Why customers should be concerned by threats of banker licensing

The Labour party will suggest that bankers be licensed in the same way as doctor or barristers. Our politics reporter James Waterson:


Tens of thousands of City workers would be affected by the party’s amendment to government legislation, which would impose a code of conduct on all employees who exercise controlled functions.

“We want this to have a cultural effect on bankers and introduce a presumption that people will be struck off for improper conduct,” a Labour source told City A.M., drawing parallels with the British Medical Council’s tough approach to health professionals who step out of line.

(Full article)

This kind of occupational licensing sounds good on paper. We should want that those who offer a service are fit to do so, and if it were possible to sort the good from the bad, to help customers who face poor information then a policy of occupational licensing may seem a good idea. However in practice, this kind of sorting is very difficult to achieve.


Minimum standards tend to result in affected sectors offering a minimum service. An artificial restriction of supply diverts efforts into overcoming licensing hurdles, and pushes up prices.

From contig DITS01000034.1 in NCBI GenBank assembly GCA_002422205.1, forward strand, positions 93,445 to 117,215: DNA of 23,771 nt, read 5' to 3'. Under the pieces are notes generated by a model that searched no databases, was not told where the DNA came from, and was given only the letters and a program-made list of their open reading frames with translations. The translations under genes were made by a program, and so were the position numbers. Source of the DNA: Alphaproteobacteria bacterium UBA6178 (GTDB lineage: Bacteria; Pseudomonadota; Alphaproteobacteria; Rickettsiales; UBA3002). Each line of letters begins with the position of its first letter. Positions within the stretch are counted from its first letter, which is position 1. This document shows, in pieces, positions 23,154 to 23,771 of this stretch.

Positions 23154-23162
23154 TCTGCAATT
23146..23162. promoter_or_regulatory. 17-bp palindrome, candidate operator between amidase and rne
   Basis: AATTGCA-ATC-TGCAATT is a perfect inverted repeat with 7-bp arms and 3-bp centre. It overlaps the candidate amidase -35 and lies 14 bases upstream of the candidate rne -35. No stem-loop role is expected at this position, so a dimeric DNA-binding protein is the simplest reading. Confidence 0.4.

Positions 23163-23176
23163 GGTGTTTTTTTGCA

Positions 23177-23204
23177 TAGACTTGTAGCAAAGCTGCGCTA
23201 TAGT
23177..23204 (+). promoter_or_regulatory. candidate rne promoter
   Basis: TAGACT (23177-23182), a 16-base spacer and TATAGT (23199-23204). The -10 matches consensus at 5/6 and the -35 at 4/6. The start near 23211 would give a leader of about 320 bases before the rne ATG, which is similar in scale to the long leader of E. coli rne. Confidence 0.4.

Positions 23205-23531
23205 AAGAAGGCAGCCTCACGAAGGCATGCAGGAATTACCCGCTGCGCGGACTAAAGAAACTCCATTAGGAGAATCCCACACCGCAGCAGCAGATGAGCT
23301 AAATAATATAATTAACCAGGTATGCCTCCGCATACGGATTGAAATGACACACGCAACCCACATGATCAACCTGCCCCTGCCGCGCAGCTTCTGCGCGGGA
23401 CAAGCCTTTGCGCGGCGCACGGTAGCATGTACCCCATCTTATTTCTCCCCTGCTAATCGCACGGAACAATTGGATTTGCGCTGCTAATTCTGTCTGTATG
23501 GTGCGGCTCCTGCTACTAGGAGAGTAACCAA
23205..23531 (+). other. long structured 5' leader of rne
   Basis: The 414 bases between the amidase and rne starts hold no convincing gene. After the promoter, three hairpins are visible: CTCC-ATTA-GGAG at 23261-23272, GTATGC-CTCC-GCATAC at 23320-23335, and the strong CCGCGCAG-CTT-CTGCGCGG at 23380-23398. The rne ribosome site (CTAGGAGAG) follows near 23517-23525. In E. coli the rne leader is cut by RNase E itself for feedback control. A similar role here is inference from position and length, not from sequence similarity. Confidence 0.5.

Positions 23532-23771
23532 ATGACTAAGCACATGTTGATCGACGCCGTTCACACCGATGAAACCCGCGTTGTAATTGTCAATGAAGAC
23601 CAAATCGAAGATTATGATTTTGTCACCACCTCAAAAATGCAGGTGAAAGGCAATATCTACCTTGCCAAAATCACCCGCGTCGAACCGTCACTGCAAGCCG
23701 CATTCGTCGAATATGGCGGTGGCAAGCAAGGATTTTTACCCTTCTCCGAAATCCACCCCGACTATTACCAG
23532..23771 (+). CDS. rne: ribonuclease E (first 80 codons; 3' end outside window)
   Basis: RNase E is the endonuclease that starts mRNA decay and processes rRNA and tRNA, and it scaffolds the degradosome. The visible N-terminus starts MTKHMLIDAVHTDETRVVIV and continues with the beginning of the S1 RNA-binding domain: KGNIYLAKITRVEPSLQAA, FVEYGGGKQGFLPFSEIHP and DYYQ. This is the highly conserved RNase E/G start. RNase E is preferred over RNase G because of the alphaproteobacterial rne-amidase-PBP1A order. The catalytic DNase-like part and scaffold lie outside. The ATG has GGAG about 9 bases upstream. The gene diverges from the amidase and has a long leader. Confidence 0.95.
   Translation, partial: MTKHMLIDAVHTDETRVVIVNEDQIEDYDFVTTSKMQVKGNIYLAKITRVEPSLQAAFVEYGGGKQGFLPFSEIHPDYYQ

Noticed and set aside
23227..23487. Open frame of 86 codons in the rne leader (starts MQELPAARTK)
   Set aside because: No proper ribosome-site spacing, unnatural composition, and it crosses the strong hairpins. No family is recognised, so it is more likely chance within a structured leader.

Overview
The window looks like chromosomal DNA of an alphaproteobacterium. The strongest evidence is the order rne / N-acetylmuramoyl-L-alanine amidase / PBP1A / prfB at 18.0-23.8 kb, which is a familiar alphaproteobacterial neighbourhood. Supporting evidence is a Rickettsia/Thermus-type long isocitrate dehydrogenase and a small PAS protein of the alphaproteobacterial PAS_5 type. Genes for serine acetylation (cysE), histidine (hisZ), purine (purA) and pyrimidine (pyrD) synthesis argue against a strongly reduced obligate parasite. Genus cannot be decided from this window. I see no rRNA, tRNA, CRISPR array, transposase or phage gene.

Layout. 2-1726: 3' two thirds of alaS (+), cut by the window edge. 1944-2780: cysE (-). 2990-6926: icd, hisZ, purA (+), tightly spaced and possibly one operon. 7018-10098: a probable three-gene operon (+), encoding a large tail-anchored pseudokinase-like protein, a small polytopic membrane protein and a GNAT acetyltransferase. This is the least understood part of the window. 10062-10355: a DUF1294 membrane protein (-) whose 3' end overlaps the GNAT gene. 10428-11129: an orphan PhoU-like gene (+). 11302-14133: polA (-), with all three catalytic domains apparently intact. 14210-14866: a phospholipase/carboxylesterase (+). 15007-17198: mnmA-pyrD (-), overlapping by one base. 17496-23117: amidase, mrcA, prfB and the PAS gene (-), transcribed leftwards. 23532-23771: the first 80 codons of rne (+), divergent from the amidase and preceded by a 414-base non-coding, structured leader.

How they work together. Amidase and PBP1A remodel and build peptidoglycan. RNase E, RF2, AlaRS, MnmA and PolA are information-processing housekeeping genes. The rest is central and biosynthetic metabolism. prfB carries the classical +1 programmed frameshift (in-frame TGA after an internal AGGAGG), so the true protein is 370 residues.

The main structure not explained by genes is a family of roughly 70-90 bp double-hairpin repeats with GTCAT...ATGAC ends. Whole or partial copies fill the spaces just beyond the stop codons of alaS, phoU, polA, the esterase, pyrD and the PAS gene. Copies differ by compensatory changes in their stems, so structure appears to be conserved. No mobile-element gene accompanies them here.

Worse still, licensing can encourage complacency, as a plethora of checks including voluntary certification schemes and even word of mouth are to some degree crowded out by government licensing schemes. Policies that were meant to ensure quality often see other quality checks driven out.

Economist David Friedman explains why we should be alarmed at calls to introduce occupational licensing to professions we care most about:

The market is, generally speaking, the best set of institutions we know of for producing and distributing things.The more important the good is, the stronger the argument for having it produced by the market.

Both barbers and physicians are licensed; both professions have for decades used licensing to keep their numbers down and their salaries up. Government regulation of barbers makes haircuts more expensive; one result, presumably, is that we have fewer haircuts and longer hair. Government regulation of physicians makes medical care more expensive; one result, presumably, is that we have less medical care and shorter lives. Given the choice of deregulating one profession or the other, I would choose the physicians.

(David Friedman)